So, let’s not crucify our dear Nigerian teacher for borrowing the same idea for her students.
Anyway, a research published in the journal of positive behaviour intervention has shown that greeting students and welcoming them with a smile bring benefit to the students and the teacher.
The study says greeting students at the door sets a positive tone and can increase engagement and reduce disruptive behaviour.
It further states that spending a few moments welcoming students promotes a sense of belonging, giving them social and emotional support that helps them feel invested in their learning.
This sounds interesting, right? Yea, and that’s not all.
Welcoming students at the door according to the study can also increase students’ academic engagement in the classroom. And also help teachers and students to build a positive classroom culture together.
Greeting students at the door is an aspect of educational psychology which is largely non-existent in many Nigerian public schools.
A very bright student could become the dumbest if the teachers are not applying educational psychology in their teachings. Students’ academic brilliance thrives better in an environment where the tutor is not only a teacher but a friend to all students.
Barry White Jr understands that greeting his students with different handshakes for each student does not only create a friendly academic environment for the students but also acknowledges the fact that each time he greets them that way, the students are always happy.
He said, ”I am all about bringing joy to people’ lives and inspiring others to do so. Hopefully, everybody can start doing it in their classrooms, make it a big thing, worldwide thing. I feel every student needs a bit of joy in their lives, it doesn’t matter what it is”.
So, a Nigerian teacher has started this and we hope to see more teachers greeting their students at the door before class begins, mention the students’ names, make eye contact and always give a few words of encouragement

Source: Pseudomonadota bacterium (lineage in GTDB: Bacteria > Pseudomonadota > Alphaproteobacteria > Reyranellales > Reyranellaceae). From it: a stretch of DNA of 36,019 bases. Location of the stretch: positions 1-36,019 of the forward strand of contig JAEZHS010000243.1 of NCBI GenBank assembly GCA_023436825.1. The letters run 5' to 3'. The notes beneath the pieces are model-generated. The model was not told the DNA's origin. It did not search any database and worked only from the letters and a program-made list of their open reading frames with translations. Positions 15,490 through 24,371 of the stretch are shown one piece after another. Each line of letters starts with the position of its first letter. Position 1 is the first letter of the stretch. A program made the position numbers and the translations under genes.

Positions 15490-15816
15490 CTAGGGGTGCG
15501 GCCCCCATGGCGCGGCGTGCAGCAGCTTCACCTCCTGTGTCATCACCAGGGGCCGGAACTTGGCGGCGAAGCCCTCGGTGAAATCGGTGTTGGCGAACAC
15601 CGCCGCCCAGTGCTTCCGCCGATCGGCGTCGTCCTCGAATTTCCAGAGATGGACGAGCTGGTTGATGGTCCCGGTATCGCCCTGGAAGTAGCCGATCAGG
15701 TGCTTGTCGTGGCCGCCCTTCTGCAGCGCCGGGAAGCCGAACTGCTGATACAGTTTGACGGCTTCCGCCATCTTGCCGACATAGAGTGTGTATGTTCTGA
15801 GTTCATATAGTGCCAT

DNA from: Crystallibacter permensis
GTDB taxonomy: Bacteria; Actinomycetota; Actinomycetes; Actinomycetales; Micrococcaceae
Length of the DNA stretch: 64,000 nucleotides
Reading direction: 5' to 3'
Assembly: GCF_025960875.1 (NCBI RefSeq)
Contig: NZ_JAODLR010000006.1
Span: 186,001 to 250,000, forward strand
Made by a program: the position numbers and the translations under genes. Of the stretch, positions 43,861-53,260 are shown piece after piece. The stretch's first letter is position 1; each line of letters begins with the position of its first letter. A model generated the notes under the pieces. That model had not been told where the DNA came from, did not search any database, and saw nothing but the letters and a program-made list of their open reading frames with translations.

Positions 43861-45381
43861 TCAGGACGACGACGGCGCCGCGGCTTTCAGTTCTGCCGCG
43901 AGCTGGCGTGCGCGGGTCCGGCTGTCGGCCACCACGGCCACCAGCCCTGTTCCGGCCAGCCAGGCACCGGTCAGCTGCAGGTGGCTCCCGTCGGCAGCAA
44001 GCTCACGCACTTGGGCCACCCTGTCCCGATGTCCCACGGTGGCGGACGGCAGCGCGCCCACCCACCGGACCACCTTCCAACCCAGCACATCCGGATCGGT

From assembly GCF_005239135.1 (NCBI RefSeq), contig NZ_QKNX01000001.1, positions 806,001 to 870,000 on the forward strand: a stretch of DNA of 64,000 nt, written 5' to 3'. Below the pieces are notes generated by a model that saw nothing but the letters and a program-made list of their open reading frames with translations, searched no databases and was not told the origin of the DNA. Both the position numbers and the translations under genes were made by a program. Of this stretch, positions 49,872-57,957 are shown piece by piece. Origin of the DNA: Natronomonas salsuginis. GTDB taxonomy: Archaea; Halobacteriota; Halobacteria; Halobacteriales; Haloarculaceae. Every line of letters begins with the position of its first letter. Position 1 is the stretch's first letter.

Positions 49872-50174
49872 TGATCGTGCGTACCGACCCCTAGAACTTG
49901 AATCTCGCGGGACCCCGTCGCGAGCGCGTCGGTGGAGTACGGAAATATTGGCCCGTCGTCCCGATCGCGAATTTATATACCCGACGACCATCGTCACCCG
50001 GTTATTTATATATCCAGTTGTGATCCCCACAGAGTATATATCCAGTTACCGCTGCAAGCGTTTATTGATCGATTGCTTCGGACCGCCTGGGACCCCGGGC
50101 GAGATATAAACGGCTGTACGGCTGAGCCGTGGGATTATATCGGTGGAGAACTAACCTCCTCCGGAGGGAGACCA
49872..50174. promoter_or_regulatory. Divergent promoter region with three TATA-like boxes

5 problems affecting state polytechnics standard according to NBTE
The National Board for Technical Education, NBTE has identified five problems affecting the standard of education in Nigerian Polytechnics » , especially those established by state governments.
The board’s Executive Secretary, Masa’udu Kazaure stated the problems while speaking at a meeting in Kaduna with Chairmen and Rectors of state polytechnics on Wednesday, September 19, 2018.
Speaking about the issues affecting standard in Nigerian polytechnics, Kazaure said some of the institutions were running unaccredited courses; enrolling more than their capacity and a serious funding gap.
The NBTE boss also added that the polytechnics have no proper statistics on their activities adding that the schools have unqualified staff.
Kazaure further said that records from the board’s Quality Assurance Department indicates a worrisome level of continued existence of expired programmes in.
He said, “this is a serious problem that if left unaddressed would greatly affect our standard.
“This problem is further compounded by the menace of over enrolment, driven solely by the desire to generate revenue.
“While there is the need to complement government subvention, education remains a social investment that is quality conscious.
“The board also observe with dismay, the trending practice of recruitment and promotion of unqualified staff especially in the academics in clear violation of prescribed rules.”
FG to scrap HND certificate
However, The Federal Government recently announced that the Higher National Diploma, HND certificates by Polytechnics would be scrapped.
The decision to scrap the degree was reached on Wednesday, June 6, 2018, at the Federal Executive Council, FEC meeting.
The award of HND will, therefore, be limited to only the students that are currently admitted for the programmes in Polytechnics across the country.